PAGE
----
Linton Weeks

Linton Weeks joined NPR in the summer of 2008, as its national correspondent for Digital News. He immediately hit the campaign trail, covering the Democratic and Republican National Conventions; fact-checking the debates; and exploring the candidates, the issues and the electorate.

Weeks is originally from Tennessee, and graduated from Rhodes College in 1976. He was the founding editor of Southern Magazine in 1986. The magazine was bought — and crushed — in 1989 by Time-Warner. In 1990, he was named managing editor of The Washington Post's Sunday magazine. Four years later, he became the first director of the newspaper's website, Washingtonpost.com. From 1995 until 2008, he was a staff writer in the Style section of The Washington Post.

He currently lives in a suburb of Washington with the artist Jan Taylor Weeks. In 2009, they created The Stone and Holt Weeks Foundation to honor their beloved sons.

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2:11pm

Fri December 30, 2011
Around the Nation

'Haters' Are Going To Hate This Story

Originally published on Sat December 31, 2011 6:20 am

The word "Hater" — as it's often used today — is derived from the term "Player Hater," a phrase popularized by late rapper Notorious B.I.G., shown here clutching his Billboard Music Awards in 1995.
Mark Lennihan AP

Haters are here. And there. And everywhere. And the word "hate" is in the air.

Fox has a new sitcom: I Hate My Teenage Daughter. A recent issue of Us magazine tells us "Why Scarlett Johansson Hates Blake Lively." Psychology Today explains "Why We Hate Airport Security." Dick Meyer, formerly of NPR and now executive producer for news services at BBC America, wrote a provocative book called Why We Hate Us.

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9:52am

Wed December 21, 2011
Presidential Candidates: Did You Know?

5 Things You May Not Know About Jon Huntsman

Originally published on Wed December 21, 2011 1:58 pm

GOP hopeful Jon Huntsman speaks in Milford, N.H., on Dec. 8.
Cheryl Senter AP

He is former governor of Utah and the namesake of a very rich man. His father, a Salt Lake City bazillionaire, owns a chemical company that really blossomed when it created packaging for McDonald's Big Macs. His father also served in the Nixon administration, so Jon Huntsman Jr. lived in Washington as a young boy.

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10:34am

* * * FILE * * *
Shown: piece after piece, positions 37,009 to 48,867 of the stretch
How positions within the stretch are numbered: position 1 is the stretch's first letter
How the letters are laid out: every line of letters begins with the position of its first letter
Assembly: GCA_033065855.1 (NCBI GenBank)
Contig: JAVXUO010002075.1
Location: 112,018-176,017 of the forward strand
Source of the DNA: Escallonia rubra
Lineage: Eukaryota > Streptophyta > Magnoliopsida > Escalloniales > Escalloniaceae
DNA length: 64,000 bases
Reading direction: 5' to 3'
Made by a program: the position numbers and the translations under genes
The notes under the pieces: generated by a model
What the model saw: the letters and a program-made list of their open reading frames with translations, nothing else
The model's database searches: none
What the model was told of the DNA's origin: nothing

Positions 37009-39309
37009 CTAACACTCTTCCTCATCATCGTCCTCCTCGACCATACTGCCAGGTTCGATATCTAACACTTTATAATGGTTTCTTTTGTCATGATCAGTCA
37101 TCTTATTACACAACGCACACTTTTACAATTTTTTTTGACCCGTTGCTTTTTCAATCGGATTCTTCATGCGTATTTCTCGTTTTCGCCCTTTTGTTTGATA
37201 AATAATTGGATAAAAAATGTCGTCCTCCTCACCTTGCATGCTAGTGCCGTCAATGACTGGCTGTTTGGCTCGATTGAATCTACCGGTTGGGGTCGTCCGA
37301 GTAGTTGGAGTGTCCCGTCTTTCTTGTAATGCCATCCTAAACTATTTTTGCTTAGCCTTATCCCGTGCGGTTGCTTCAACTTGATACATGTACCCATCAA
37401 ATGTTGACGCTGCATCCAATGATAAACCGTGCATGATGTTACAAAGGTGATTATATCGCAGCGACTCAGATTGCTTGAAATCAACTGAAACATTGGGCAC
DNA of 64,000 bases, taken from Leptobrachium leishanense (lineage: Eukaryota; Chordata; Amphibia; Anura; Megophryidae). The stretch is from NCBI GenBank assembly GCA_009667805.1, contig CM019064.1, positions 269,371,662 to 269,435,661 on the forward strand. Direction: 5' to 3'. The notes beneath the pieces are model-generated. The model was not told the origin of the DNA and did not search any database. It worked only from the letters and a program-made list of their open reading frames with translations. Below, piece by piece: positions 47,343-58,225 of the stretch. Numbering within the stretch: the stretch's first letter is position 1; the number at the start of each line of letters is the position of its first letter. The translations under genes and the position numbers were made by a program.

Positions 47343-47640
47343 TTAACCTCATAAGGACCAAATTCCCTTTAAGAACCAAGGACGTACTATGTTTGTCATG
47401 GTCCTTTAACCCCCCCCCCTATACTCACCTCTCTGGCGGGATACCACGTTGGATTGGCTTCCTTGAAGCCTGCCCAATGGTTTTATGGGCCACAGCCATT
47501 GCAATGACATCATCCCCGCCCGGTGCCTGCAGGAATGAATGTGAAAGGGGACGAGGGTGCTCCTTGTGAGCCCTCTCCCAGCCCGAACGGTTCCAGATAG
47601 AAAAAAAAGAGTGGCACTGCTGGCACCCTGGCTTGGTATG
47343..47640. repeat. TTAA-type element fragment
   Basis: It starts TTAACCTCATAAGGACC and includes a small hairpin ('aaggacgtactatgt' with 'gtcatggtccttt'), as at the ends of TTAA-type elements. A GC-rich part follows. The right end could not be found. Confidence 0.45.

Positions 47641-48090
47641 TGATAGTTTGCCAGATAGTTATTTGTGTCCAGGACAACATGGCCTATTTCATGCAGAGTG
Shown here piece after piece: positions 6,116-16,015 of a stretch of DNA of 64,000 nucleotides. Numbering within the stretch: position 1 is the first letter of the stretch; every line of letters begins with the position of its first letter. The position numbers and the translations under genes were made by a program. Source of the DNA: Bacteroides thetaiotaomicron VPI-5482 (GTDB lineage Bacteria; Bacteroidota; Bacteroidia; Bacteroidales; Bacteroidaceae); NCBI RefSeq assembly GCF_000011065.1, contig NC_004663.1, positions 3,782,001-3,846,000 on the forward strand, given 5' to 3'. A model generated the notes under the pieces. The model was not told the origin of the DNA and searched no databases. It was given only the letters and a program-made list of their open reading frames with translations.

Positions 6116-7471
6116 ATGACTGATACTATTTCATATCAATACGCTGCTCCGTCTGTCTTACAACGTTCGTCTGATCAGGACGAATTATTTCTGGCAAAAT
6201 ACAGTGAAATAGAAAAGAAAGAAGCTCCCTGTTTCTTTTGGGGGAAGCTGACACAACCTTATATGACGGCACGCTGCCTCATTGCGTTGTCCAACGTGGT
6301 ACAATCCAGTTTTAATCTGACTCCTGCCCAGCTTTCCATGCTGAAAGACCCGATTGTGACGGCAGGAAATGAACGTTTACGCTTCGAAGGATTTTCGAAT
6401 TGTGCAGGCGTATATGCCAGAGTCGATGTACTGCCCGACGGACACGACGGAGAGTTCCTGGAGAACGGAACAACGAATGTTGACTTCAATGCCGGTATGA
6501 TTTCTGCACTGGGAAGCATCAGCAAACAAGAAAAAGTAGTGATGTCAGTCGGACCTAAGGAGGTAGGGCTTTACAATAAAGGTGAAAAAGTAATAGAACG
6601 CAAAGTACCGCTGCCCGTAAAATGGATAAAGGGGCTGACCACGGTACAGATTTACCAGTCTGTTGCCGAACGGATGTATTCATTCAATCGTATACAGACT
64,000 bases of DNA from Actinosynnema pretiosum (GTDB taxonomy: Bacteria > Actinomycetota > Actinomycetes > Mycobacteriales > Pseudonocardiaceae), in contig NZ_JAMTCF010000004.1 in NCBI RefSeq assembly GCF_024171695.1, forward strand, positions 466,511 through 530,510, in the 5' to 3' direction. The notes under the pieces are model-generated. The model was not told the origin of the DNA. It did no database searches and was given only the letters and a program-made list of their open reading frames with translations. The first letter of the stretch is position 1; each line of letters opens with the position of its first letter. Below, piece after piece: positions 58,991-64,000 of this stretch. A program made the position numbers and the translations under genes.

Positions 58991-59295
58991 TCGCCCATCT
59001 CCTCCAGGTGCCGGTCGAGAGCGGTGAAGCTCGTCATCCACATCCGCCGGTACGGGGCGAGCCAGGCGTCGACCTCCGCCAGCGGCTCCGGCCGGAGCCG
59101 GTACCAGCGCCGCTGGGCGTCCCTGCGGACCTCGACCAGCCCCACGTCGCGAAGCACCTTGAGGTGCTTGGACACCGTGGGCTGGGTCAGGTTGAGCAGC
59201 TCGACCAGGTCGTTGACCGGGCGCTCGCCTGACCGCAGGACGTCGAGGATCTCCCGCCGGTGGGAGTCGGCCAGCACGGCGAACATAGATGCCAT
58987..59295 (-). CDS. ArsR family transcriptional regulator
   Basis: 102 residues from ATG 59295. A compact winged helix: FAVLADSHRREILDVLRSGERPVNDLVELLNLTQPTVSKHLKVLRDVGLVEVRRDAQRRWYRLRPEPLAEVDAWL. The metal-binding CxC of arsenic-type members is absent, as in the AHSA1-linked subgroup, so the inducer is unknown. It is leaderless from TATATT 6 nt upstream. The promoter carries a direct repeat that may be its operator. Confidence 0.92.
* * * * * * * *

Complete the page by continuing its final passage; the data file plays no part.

Mon December 19, 2011
Presidential Candidates: Did You Know?

5 Things You May Not Know About Rick Santorum

Originally published on Mon December 19, 2011 4:24 pm

Former U.S. Sen. Rick Santorum listens during a presidential debate Oct. 11 at Dartmouth College in Hanover, N.H.
Scott Eells-Pool Getty

Born in the spring of 1958, former Sen. Rick Santorum — the son of a psychologist and a nurse — was the second of three children in a Catholic family. The Pennsylvania Republican spent most of his childhood in the Pittsburgh suburbs.

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12:50pm

Thu December 15, 2011
5 Things...

5 Things You May Not Know About Michele Bachmann

Originally published on Thu December 15, 2011 4:35 pm

Republican presidential candidate Michele Bachmann speaks at The Gift of Life movie premiere in Des Moines on Wednesday night.
Jim Young Reuters /Landov

She was born Michele Amble. Her parents divorced when she was young. She studied political science and literature in college and was a student volunteer for Jimmy Carter's 1976 campaign for president.

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12:17pm

Wed December 14, 2011
Rick Perry

5 Things You May Not Know About Rick Perry

Originally published on Thu December 15, 2011 10:36 am

Texas Gov. Rick Perry speaks at the Republican Jewish Coalition 2012 Presidential Candidates Forum in Washington, D.C., last week.
Alex Wong Getty Images

The eyes of Texas have been upon James Richard "Rick" Perry ever since he boot-scootin' boogied onto the public-service stage. Now political observers are watching Perry's fortunes fluctuate as a Republican candidate for president.

Political junkies have followed the career of Perry — an Eagle Scout, veterinary student and son of a farmer and a bookkeeper — from his initial election as a Democrat to the state House of Representatives in 1984. They have studied his endorsement of Al Gore for president in 1988. They watched him as he changed parties in 1989.

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